With just a little thought and a tiny bit of extra time, you can greatly reduce your likelihood of making fatal foibles.

Here’s a short list of some “oops” moments that could happen to nearly anyone and a tip or two for making sure that they don’t happen to you…

Sending an email to the wrong contact

With the auto-fill features in email clients, it’s a wonder this doesn’t happen more often. Sending the wrong proposal or invoice to a client wouldn’t a great impression make. Though I’ve never erred to that degree, I admit that it has happened in a much more minor way. And so I’ve learned to be extra careful. Always, ALWAYS double-check the contacts you have in your To, CC, and BC fields.

Sending an email to ALL Contacts rather than a select group

True story: About 2 years or so ago, as volunteer editor for our church’s newsletter, I sent my normal monthly email reminder to our congregation to remind them that the deadline for submitting articles and info was on its way. When selecting the group for distribution, I immediately clicked “select all” based on the first email address that appeared in the lineup. Turns out, the first email address in my church distribution list was the first email address in my entire base of contacts. So rather than toggling to my church distribution and selecting “all” there, I had mistakenly selected ALL my contacts. Luckily, everyone was in good humor about it – and truthfully I think they had a lot of fun with it based on the (much-deserved) smarty-pants replies that I got in return. But had the subject matter and message been something altogether different, the end result could have been far more devastating than me becoming the target of some light-hearted ribbing.

Moral of the story: Check to make sure you’ve selected the appropriate group before sending a mass email. And if the group members don’t know each other or otherwise wouldn’t want to have their email addresses shared with others in the group, be sure to add the group in your BC field.

Accidentally adding an extra contact to an email

Occasionally, I catch myself almost doing this when sending an email to someone with whom I will be sharing the email address of someone else in my contacts. So that I can easily just copy and paste it into the body of the email, I’ll bring up the email address in the To field by just typing the name and letting the auto-fill feature do its thing. Works great…provided you remember to remove that email address from the To field before you send your message to its intended recipient.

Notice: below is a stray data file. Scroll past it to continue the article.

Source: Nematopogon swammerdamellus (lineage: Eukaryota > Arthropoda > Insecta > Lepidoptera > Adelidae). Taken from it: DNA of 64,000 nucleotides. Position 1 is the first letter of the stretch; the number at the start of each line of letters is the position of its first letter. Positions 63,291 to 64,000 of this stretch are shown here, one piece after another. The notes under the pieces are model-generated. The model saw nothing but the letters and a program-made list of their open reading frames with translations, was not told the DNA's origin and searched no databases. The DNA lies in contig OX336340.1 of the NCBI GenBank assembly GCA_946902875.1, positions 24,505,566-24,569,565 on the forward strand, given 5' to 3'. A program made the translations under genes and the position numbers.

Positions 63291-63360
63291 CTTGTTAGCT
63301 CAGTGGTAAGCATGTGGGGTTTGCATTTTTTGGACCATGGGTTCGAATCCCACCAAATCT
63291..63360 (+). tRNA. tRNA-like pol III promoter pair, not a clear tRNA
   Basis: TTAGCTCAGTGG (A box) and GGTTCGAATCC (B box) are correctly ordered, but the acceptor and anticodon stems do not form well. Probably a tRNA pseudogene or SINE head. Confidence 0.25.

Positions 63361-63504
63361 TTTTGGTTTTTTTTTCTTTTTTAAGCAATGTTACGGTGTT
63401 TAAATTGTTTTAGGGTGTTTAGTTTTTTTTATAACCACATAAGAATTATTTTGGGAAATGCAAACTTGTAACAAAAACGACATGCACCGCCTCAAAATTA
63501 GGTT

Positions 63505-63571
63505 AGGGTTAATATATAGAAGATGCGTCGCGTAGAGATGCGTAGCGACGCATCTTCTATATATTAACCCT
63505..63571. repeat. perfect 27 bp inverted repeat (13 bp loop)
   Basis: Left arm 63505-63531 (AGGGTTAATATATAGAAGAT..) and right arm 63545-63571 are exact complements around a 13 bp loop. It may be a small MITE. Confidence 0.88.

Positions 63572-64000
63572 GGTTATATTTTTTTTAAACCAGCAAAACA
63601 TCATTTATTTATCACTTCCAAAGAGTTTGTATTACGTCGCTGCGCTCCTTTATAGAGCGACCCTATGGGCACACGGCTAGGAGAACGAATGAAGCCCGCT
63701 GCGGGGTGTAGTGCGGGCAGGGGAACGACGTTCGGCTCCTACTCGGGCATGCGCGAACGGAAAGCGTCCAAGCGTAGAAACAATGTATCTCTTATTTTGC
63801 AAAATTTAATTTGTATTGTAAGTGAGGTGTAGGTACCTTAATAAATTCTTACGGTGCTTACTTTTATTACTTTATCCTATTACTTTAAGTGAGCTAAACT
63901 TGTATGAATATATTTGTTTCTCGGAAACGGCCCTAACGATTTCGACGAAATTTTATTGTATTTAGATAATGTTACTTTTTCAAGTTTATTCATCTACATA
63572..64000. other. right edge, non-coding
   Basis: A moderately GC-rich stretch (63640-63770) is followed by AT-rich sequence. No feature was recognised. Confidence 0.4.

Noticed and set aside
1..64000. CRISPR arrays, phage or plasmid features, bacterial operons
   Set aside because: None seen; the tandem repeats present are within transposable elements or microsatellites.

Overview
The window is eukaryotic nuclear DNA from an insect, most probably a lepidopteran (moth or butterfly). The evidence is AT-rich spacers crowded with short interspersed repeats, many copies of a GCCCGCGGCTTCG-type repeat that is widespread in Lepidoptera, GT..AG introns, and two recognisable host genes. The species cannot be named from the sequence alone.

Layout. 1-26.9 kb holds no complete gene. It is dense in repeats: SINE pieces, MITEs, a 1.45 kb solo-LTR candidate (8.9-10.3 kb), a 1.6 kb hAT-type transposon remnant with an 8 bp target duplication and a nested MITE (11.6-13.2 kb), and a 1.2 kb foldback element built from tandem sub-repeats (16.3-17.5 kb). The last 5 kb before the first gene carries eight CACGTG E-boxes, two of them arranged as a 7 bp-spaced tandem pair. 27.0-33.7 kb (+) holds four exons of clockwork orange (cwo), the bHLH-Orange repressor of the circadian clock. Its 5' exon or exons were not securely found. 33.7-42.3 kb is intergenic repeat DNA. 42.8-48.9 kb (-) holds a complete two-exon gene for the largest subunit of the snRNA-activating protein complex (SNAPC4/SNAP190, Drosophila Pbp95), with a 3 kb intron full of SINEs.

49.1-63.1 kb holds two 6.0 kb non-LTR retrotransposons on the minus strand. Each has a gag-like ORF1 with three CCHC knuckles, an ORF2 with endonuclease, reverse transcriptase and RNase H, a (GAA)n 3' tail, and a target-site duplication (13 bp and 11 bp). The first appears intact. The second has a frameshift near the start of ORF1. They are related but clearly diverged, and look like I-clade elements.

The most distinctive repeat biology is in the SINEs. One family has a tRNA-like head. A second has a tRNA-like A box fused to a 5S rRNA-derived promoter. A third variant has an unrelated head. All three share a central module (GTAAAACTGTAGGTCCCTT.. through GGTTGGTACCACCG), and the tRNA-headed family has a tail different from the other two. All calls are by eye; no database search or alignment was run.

Tip: Do a “cut and paste.” That way any remnants of the email won’t be formatted properly and won’t reach that unintended contact even if you goof up.

Again, mistakes happen. And they happen to all of us, but that doesn’t mean we shouldn’t do what we can to prevent them!

I’d love to hear your email or other communications “Oops!” stories – if you dare to share! What silly mistakes have you made – or has someone you know made – that either did or could have left a mark?

Click here to register for the FREE Referral Source Secrets from Solopreneur Superstars telesummit!

Image courtesy of Digitalart / FreeDigitalPhotos.net

Your Business Communications’ Best Friends and Worst Enemies

As I’m brainstorming to prepare to present a coaching session on better business writing to the administrative staff of a local institution, I’m thinking about some of the common challenges that all of us face when communicating via the written word.
Whether you’re a business owner, marketing manager, CEO or administrative assistant, your communications to the outside world – and internally within your organization – should be as accurate and error-free as possible. Why? Oh, just those small considerations of demonstrating professionalism, building confidence in your capabilities, and projecting that you care.

Hey, we all make mistakes! But you can avoid some fatal writing errors if you keep in mind – and persevere over – the things that can be both your best friends and worst enemies when crafting business communications.

Time